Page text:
Finding the good in a failed product can be difficult at the time but in hindsight, it's those same products that often serve as precursors to existing technology. In this article, we will be profiling nine such ideas that were conceived and brought to market well before their time.
While some weren't exactly failures, most were - and all are responsible for playing a role in current devices or services that make our lives more comfortable and enjoyable.
Being one of the most prolific sources of security vulnerabilities in Windows and other platforms, Adobe Flash Player needs no introduction. In spite of that reputation, and the fact that the rest of the industry is moving away from Flash, Microsoft surprised many of us by bundling the software with its operating system for the first time with Windows 8. This is after previously announcing that they wouldn't allow Flash in the Metro version of Internet Explorer 10 – a decision the company later reversed.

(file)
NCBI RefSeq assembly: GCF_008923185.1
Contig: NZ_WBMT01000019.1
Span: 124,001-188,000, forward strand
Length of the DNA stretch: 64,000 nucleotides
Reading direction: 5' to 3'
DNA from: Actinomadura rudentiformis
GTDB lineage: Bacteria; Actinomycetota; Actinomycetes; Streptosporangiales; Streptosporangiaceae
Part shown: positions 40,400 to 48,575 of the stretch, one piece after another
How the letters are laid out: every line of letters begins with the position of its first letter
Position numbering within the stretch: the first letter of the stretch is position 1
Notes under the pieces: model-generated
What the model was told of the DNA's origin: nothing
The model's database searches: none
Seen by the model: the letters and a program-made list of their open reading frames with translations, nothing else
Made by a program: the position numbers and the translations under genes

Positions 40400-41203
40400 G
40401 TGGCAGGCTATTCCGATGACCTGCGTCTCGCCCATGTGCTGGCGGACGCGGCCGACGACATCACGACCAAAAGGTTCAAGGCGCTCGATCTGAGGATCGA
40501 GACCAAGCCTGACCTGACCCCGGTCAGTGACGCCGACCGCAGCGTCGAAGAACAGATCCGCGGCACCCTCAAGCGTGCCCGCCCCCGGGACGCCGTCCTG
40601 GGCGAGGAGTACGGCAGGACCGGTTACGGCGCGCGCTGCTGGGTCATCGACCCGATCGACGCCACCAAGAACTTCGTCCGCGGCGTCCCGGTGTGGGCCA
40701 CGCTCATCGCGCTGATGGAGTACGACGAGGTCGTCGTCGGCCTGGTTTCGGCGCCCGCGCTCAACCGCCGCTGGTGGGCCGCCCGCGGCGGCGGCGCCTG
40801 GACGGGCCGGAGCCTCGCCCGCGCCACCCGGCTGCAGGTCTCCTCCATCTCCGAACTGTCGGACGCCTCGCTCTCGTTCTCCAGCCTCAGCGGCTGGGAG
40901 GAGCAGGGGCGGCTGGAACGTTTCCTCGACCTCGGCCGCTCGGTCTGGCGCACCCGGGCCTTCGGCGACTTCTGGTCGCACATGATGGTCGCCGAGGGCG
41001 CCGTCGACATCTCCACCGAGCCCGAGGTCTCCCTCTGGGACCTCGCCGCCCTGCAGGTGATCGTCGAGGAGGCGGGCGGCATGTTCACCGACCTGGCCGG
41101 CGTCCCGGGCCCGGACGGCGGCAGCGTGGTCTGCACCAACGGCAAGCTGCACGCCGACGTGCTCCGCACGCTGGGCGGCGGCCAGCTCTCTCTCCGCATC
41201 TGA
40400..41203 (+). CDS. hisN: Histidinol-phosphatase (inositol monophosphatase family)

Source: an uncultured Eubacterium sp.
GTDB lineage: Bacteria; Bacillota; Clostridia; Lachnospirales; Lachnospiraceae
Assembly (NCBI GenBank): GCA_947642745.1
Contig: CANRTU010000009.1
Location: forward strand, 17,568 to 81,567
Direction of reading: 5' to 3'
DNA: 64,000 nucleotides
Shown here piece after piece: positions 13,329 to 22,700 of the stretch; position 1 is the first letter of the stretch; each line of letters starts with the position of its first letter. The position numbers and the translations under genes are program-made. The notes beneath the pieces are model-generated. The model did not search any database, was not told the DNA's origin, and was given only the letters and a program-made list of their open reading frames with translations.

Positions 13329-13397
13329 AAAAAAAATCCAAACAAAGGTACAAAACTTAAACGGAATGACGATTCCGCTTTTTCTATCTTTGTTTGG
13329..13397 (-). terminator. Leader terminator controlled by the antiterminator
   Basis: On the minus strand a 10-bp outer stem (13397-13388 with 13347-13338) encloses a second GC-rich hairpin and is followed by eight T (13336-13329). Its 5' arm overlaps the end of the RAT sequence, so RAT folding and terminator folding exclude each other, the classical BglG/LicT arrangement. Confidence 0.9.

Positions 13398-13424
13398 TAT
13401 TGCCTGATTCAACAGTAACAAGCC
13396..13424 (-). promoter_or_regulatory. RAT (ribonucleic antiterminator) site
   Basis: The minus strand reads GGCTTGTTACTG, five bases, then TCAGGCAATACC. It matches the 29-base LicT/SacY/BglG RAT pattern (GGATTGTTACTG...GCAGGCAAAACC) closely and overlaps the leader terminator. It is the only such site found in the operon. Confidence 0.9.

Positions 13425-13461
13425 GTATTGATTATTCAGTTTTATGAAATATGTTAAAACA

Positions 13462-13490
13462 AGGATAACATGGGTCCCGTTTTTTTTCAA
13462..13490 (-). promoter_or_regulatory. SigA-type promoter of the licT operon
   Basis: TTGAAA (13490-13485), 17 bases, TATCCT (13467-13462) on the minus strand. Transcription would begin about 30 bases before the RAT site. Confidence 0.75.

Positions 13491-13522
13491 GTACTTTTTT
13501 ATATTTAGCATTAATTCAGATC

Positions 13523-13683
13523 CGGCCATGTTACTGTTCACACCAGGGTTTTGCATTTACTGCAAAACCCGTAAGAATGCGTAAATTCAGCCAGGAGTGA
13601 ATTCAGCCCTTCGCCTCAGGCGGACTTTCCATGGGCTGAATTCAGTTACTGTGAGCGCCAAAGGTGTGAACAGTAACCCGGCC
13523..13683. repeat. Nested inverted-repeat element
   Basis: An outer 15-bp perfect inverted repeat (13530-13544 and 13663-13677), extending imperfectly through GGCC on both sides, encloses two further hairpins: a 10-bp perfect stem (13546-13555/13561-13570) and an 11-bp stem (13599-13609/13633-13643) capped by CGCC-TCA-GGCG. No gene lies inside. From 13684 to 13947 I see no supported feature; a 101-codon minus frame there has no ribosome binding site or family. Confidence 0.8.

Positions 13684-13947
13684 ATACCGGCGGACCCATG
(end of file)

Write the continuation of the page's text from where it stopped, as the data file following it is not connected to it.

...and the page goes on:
I was glad when the Adobe Flash Player Updater was released in March. Finally the day had come when our machines would be silently updated with the latest Flash version... or so I thought. It'd just seem Adobe is making all possible efforts to make its software more bloated and less attractive to all consumers, here's why.
There are two surefire ways to have your name immortalized in history: succeed in your stride toward greatness or, as so many tech firms did in 2011, faceplant trying.
Fresh in our memory are failed products like the Blackberry Playbook, the PlayStation Network getting hacked, Microsoft's Kin smartphones, AMD's FX relaunch and Duke Nukem Forever. Those and a few others have served as inspiration for us to look further back and revisit some of the biggest flops of the new millennia, starting with what many consider Microsoft's worst OS ever.